1. Cost of commuting: Using traditional Driver Training is more expensive due to the increased cost of commuting to the school, and looking for the accommodation within the school environment.

  2. No flexible study hours: Drivers working may find it difficult to study in traditional Driver Training due to rigid schedules. Use of modern methods can minimize the challenges faced by drivers.

  3. Less time in pursuing other tasks: Drivers have to organize their daily tasks based on class attendance timetable that may leave them with less time to pursue other tasks during a workday.

  4. Lack of motivation: Drivers may feel that they do not have the opportunity to express their interests and skills using the traditional Driver Training paradigm. They view attending school as an obligation they are mandated to follow, rather than being there because they want to.

  5. Lack of career direction: Allowing drivers to focus on different interests within the school may divert their attention in the classroom, and this may affect their future career growth. Drivers will spend more time and effort learning something that may not help them later in their lives and in their future career.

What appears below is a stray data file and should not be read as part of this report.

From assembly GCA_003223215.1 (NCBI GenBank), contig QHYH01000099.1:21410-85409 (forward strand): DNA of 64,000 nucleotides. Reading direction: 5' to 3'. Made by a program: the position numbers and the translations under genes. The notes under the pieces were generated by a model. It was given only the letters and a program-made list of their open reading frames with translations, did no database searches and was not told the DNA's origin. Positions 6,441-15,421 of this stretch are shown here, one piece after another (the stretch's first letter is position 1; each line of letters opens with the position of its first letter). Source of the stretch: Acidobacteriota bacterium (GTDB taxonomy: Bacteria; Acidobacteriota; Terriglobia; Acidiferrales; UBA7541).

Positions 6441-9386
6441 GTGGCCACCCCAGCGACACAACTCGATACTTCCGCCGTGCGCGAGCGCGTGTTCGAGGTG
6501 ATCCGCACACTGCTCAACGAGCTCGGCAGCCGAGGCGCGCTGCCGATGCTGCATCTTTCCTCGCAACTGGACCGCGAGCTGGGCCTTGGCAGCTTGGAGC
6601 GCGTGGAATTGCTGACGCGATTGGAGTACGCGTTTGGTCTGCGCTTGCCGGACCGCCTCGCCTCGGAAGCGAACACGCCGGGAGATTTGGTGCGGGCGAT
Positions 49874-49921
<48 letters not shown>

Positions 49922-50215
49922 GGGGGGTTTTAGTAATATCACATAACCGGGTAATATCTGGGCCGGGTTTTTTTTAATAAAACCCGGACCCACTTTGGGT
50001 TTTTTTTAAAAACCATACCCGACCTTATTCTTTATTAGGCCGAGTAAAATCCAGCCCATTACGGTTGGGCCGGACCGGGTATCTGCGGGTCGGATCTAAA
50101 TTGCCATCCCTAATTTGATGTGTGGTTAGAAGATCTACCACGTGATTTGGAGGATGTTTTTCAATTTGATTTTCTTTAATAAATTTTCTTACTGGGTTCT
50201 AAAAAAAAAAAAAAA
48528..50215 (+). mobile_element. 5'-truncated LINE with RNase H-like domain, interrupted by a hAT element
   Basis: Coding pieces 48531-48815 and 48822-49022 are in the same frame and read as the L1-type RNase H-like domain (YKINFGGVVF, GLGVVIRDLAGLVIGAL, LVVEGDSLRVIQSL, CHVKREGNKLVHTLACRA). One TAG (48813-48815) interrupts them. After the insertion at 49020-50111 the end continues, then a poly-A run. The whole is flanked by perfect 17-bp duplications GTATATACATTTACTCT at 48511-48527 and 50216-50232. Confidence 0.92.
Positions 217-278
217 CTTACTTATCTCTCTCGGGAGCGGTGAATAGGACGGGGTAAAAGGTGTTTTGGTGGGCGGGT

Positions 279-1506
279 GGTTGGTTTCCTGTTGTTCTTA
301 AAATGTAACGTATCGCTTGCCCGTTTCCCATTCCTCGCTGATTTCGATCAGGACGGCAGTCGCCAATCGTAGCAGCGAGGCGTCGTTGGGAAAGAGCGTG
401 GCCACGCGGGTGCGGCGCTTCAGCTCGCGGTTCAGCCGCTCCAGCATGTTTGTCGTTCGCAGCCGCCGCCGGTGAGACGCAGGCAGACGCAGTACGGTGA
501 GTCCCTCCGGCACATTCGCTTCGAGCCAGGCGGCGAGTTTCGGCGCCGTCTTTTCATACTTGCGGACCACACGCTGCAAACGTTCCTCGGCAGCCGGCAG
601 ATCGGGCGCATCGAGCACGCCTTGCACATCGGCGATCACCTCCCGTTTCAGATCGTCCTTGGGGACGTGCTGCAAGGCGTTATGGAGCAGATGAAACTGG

1. Drivers become passive listeners: in traditional schools, drivers merely absorb the information being taught in class. Drivers are supposed to listen to the instructors, and sometimes their lack interest of in a topic will result in them becoming passive listeners. Drivers have to learn with the pace of their instructors.

  2. Use of authoritarian approach: instructors use their authority in making all the decisions concerning drivers, leaving them with no room to express themselves. This can widen the gap between instructors and drivers.

Truck driver looking at his mobile device and hours of service.

Pros of Online Driver Training

The ability to take complete a Driver Training program online is invaluable for so many drivers.